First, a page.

The 30 member congregation of Knox Church met for the first time to worship on Monday evening, June 11,1883, in the general store of I.G. Baker & Company. The Rev. Angus Roberson, at the age of 26, a recent graduate of Knox College Toronto, conducted the service. he traveled by train from Winnipeg to the end of the rails at Dunmore Junction, east of Medicine Hat. There he purchased a team of horses and drove over 200 miles to Calgary.
Subsequent services were held in the hospital of the North West Mounted Police Barracks and later in a tent shared by the Methodist congregation. The first building, a small frame one, was built in the late summer at a cost of $1000.00.
In 1886 a new stone building was commenced, this being the first stone building in Calgary. The cornerstone was laid by Lady MacDonald, wife of Sir John A. MacDonald, Prime Minister of Canada. The third building, an addition to the second, was completed in June 1905, but was torn down the summer of 1913. The fourth church served the congregation until the Church Union Movement was brought to an issue on January 16, 1925, when by a small majority the congregation voted to enter the United Church. That part of the congregation that was unwilling to enter the United Church, were compelled to leave their church home (the present Knox United Church) and seek a place of worship elsewhere. This part of the congregation, now without a home, organized with Presbyterian groups from Hillhurst, Bankview and St. Paul’s under the name of Knox Presbyterian Church, this perpetuating the old name and the original congregation.
From January 1925 to April 1928 the congregation met for worship first at the Palace Theatre and later at the Oddfellows Temple auditorium. The fifth building, which seated 300 persons, was situated on the northeast corner of 13th Avenue and 2nd Street S.W. was dedicated on April 7,1928.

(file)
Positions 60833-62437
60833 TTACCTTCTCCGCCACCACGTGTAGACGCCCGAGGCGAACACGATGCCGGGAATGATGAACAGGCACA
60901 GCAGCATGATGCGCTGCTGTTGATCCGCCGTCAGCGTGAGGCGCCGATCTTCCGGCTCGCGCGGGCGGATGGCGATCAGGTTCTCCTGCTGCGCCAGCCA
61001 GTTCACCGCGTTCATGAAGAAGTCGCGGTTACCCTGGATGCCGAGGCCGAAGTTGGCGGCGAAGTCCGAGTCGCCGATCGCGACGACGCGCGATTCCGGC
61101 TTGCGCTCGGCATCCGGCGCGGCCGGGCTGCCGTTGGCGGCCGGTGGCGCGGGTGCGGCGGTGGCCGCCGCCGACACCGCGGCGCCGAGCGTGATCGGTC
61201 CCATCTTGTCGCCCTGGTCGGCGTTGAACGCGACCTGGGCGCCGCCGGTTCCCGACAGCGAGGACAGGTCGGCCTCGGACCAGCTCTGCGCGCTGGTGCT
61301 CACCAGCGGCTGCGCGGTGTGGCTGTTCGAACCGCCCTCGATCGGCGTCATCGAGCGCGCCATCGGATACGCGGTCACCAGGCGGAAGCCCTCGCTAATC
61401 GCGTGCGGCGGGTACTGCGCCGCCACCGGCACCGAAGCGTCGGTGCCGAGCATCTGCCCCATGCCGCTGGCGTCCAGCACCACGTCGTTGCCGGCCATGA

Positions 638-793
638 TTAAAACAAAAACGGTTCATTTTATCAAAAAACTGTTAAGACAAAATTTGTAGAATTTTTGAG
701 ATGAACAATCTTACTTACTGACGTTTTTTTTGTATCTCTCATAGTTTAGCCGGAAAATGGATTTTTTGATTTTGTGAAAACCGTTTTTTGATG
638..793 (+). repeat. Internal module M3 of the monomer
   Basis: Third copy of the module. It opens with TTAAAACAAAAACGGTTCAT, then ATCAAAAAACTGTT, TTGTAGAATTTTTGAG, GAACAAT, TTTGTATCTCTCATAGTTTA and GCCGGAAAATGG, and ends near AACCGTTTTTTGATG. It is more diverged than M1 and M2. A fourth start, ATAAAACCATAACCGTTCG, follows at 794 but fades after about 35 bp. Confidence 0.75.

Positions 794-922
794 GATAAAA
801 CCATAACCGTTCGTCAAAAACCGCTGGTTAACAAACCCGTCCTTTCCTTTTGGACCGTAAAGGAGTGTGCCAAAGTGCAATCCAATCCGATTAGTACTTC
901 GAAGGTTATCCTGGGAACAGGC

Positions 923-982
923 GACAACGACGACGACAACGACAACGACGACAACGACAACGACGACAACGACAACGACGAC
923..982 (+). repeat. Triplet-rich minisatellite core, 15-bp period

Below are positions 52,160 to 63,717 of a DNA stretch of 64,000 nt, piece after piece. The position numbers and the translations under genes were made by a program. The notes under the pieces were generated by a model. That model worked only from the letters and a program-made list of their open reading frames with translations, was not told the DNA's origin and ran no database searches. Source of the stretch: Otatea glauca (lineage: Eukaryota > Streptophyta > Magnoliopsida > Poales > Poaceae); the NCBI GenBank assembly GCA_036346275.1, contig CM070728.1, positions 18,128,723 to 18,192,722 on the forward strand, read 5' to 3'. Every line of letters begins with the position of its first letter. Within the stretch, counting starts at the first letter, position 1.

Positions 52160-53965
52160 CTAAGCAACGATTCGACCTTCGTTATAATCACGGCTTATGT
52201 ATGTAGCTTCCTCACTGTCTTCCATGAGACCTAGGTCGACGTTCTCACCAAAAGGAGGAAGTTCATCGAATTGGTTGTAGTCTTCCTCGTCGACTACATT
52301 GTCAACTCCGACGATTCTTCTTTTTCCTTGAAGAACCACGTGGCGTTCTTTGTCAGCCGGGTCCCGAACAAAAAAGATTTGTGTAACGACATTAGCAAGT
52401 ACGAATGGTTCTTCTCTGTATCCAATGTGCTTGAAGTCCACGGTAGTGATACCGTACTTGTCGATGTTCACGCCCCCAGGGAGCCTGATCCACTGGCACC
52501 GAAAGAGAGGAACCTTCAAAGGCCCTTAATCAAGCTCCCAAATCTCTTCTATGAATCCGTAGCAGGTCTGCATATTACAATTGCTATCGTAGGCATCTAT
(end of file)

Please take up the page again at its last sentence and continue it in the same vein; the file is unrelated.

In order to meet the challenges of the expanding city, the congregation voted unanimously to re-locate in southwest Calgary at 35th Avenue and 37th Street. The sixth building which seated 425 persons, was dedicated on May 29, 1960. It was a beautiful building shaped like a tent or a “tabernacle” of Old Testament frame. This was the building which was burned to its foundation on May 1, 1985. Knox’ s seventh and present building, seating 300 persons, was built on the same site and was dedicated October 4, 1987.
As early as 1905 Knox has bee interested in helping new Canadians. It was the congregation of Knox Church that extended its resources to the underprivileged, the misunderstood, and even feared Chinese community in Calgary. This congregation both personally and corporately undertook the task of teaching English and the western lifestyle to the Chinese people of Calgary. In 1906, the Chinese Mission requested that they should come under the authority of the Knox Session. The practice of assisting new Canadians has continued throughout the years to include the Vietnamese Boat people and refugees from Central America and Sudan. During these early years, and up to the present time, Knox assisted in establishing several other Presbyterian congregations in the Calgary area.